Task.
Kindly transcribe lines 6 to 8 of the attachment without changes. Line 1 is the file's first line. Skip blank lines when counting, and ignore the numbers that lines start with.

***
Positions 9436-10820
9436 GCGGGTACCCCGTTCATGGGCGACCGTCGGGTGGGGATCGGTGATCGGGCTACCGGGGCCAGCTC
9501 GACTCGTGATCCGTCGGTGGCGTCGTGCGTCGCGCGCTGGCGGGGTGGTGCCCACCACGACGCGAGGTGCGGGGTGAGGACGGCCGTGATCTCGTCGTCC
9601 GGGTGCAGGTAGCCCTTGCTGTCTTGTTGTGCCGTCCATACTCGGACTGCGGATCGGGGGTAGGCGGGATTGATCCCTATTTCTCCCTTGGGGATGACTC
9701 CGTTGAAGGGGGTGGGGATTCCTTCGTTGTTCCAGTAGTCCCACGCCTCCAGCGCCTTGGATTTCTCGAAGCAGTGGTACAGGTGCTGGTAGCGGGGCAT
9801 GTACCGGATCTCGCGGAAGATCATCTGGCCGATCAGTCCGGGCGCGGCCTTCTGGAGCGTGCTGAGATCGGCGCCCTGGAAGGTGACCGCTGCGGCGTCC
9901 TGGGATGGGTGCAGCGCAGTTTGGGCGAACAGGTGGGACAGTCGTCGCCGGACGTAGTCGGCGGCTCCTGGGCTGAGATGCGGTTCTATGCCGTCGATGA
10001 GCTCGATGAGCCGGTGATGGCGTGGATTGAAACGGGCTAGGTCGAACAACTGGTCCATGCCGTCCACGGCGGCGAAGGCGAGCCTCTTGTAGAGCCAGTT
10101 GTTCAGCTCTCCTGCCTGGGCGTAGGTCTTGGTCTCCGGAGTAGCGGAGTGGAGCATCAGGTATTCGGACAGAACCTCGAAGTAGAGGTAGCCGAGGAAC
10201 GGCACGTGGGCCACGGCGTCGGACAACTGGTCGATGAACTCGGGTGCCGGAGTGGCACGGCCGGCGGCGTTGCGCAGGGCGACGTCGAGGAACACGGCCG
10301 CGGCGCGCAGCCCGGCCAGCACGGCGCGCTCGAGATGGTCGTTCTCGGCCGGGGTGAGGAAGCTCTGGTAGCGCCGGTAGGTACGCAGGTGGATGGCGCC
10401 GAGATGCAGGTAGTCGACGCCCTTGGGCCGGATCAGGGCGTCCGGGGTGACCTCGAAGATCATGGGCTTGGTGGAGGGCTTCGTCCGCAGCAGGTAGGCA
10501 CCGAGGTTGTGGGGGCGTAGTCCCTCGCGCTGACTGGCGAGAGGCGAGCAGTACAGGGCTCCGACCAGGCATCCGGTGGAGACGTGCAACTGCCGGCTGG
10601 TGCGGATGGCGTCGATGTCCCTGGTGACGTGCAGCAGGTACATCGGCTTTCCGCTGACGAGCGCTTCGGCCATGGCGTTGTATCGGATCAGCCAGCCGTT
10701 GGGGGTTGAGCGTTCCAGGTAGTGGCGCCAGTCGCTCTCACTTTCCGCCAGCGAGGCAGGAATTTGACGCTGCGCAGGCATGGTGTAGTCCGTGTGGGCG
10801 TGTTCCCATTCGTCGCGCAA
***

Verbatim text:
9801 GTACCGGATCTCGCGGAAGATCATCTGGCCGATCAGTCCGGGCGCGGCCTTCTGGAGCGTGCTGAGATCGGCGCCCTGGAAGGTGACCGCTGCGGCGTCC
9901 TGGGATGGGTGCAGCGCAGTTTGGGCGAACAGGTGGGACAGTCGTCGCCGGACGTAGTCGGCGGCTCCTGGGCTGAGATGCGGTTCTATGCCGTCGATGA
10001 GCTCGATGAGCCGGTGATGGCGTGGATTGAAACGGGCTAGGTCGAACAACTGGTCCATGCCGTCCACGGCGGCGAAGGCGAGCCTCTTGTAGAGCCAGTT